solipsistic. Like a transparent eyeball. Or       the still point       of the turning world.)

My wife. My son. Wear glasses. We exist       most likely        in the immediate or intermediate

sense because someone invented glasses. And of course. Because. We survived

        fires. The disaster.       Through time.        In its return.       Are the letters. The words

signposts. The technician asks if I would like the digital image of my retinas for       you know      

my electronic files.  To document. My descent. Two eyes       with optic nerves entering

the brain where a host of miniature calvins pull levers        turn gears       tug at cables. Figure.

Figure. Parent. Child. The figure for all. Or. For each generation. Or the paradigm shifts.

All times. Modern Times. Or in older tongues. Do you speak. So. Hear. Pray. (I love

the scrollwork of your ears.)       Can I. May I.       May you

adjust to the dark grove. ‘The darkness       between lives.’ See ‘under

vine and fig tree.’ Rest and decouple. See through

shade. But see shade. As well.

See shadow. Of bee. Before. (The dictionary). Also. Stitched. Figaro. Figaro.

Sing. To sing. A form of sight also.          When the song echoes.


I am staring down glaucoma. Apparently. I am as tall as I need to be. On this earth. In this century.

And if I am to be butchered. Again. I should        want to go. To. Rapallo. 1963. No.

I hear. Beautiful this time      of year.        I’ve never been.        For G-d’s sake.      Why do you place

so many parts of your many selves in boxes stacked within boxes so you need a room

within a room to search for a part to exhume and shine up. Show off. Show out.

A deafening glare.  Here is where I am.       I would like to use an evocative exclamation followed

by an apostrophe to beget a volta but feel radically insufficient.      Leap. I name you.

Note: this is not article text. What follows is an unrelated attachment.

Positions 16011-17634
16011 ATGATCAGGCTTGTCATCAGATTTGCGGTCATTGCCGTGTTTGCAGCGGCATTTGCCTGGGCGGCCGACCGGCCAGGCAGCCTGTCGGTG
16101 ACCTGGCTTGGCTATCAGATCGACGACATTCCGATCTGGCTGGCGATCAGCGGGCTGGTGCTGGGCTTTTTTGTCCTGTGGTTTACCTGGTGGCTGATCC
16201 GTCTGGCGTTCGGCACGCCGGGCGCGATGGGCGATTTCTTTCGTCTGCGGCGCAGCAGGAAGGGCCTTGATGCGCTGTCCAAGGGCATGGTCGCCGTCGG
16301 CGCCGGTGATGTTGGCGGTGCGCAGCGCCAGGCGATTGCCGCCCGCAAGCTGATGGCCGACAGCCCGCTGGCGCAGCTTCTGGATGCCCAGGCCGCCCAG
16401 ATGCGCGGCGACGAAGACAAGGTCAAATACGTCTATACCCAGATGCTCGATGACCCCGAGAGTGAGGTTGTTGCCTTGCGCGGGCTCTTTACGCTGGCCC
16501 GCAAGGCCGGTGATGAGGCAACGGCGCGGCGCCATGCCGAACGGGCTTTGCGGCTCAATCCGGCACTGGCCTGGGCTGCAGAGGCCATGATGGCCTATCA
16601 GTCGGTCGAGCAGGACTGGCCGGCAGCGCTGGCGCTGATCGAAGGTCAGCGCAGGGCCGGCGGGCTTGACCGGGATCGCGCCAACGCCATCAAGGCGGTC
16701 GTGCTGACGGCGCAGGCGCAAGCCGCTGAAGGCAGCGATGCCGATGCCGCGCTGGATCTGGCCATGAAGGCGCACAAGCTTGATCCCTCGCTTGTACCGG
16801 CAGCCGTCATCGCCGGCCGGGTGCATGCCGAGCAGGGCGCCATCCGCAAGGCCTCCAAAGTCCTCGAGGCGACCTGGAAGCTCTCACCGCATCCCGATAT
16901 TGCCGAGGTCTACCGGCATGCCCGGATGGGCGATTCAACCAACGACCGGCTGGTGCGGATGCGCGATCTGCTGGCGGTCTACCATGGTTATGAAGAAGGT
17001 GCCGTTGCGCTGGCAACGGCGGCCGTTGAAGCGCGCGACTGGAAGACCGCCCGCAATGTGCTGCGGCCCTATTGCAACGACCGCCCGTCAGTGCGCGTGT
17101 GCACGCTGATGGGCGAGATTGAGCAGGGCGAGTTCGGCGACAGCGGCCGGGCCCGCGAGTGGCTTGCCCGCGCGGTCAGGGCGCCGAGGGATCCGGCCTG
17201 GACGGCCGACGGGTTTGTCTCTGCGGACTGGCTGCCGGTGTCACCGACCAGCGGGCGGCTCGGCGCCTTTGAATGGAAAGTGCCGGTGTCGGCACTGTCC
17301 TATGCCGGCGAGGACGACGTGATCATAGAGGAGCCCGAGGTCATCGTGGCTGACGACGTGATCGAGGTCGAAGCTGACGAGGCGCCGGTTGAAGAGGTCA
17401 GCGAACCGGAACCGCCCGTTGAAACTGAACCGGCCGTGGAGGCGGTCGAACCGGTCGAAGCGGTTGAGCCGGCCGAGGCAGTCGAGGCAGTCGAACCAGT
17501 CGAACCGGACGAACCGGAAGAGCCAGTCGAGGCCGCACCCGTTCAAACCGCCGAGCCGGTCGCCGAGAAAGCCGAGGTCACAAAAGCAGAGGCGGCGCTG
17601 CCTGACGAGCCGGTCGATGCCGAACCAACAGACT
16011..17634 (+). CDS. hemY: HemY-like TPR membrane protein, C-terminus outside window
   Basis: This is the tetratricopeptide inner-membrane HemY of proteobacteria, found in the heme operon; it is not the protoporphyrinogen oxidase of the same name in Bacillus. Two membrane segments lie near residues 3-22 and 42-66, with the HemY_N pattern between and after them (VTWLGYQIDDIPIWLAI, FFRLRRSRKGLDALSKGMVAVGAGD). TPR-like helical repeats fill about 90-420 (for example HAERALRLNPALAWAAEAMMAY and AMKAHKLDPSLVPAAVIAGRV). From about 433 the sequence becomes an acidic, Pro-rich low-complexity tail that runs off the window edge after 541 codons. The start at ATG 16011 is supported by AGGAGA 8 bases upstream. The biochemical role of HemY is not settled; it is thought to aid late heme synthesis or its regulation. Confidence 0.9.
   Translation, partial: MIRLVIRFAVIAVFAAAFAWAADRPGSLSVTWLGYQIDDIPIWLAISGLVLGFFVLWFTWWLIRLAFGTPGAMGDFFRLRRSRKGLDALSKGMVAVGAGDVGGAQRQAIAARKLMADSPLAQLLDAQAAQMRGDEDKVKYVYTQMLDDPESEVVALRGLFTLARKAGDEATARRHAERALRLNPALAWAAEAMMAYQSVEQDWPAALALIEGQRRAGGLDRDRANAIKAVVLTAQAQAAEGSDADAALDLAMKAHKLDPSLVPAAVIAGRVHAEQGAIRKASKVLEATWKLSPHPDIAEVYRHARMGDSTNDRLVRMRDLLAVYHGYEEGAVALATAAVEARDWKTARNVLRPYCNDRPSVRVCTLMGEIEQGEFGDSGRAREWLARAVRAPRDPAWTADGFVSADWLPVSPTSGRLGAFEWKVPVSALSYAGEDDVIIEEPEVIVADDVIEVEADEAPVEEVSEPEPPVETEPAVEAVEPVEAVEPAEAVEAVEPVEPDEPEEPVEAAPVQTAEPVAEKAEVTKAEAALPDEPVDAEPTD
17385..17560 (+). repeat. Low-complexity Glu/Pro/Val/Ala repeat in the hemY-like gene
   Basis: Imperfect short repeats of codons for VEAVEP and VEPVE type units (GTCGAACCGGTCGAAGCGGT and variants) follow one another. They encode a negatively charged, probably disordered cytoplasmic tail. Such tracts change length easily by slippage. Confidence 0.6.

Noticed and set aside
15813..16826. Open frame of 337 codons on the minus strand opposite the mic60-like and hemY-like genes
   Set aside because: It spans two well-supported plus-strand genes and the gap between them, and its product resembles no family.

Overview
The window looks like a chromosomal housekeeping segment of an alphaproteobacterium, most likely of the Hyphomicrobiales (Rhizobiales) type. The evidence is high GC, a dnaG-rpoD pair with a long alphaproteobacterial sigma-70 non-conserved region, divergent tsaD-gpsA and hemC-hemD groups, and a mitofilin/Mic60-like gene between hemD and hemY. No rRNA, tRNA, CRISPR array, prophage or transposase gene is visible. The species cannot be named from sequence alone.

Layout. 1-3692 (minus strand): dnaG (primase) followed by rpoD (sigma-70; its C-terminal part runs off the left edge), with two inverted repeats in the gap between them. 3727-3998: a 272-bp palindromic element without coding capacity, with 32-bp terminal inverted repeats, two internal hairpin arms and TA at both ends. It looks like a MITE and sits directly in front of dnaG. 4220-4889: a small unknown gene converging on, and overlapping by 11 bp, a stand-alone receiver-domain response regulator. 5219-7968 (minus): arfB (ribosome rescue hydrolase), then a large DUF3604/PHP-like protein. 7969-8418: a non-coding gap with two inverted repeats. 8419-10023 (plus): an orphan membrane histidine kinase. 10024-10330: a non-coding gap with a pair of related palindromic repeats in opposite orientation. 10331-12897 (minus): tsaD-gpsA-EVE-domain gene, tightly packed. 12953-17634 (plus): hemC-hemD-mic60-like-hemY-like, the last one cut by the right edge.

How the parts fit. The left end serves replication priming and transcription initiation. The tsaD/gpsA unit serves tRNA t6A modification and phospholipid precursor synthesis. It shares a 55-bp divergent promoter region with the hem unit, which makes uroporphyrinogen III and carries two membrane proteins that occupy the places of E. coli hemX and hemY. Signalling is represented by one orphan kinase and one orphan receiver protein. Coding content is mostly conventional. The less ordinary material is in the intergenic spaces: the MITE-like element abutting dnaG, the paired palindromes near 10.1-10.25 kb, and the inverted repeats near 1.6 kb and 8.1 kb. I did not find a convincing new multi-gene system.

The syntax so formal. Sprung. Salto.        I name you       צְפַרְדֵעַ.       People of the people before.

People        among the rocks.      Of the coast.       Fossils.       Hope.       You speak to me        

as if trying         to eat       each word        from the air—and so we are still hungry        

for ‘the art of french cooking’ or ‘a truckload of art’ spilled over a highway. To see. Beyond.      

Your repast. Your song. To see wildly. To see with good eyes        made good      

in the ghostly sense        of being or seeing        ‘through the grave’       weighed down

by stones       placed to hold       back the body. To see through      the body. Through the long

stretches       filling and emptying sidewalks          people slicing              twisting—thought-bubbles      

rifting off or trailing tangentially        as if we could see ourselves

for what we really are or as if eyes can ever be or simply ever are eyes. My grandfather

        who I did not always know was my grandfather responded oh man…the thread 

by which we hang.       At night we can sometimes see beyond what we can see

the slow lights               climbing the dirt roads above        until they turn

from the bitteroot valley. So all the crows       and all the prayers       in all the world

may roost       may root       somewhere and all the evening crawlers

who love the earth        may find themselves        lifted there. And so

you speak       to me       ‘of a butterfly that turns back        into a caterpillar

and of a chicken that transforms into an egg       which gives birth

to another chicken.’ And so it turns out       we’ve been here       this whole time.      Each

of us.       With our own elegies and odes.      Immortal       jellyfish      on our own.    

Earthly planets.       Invisible.       Visible       in the right shifts       of light.

Daniel Biegelson is the author of the book of being neighbors (Ricochet Editions) and the chapbook Only the Borrowed Light (VERSE). He currently serves as Director of the Visiting Writers Series at Northwest Missouri State University and as an editor for The Laurel Review. His poems have appeared in or are forthcoming from DIAGRAM, Interim, MAYDAY, New Orleans Review, Supersition Review, The Glacier & The Shore, among other places.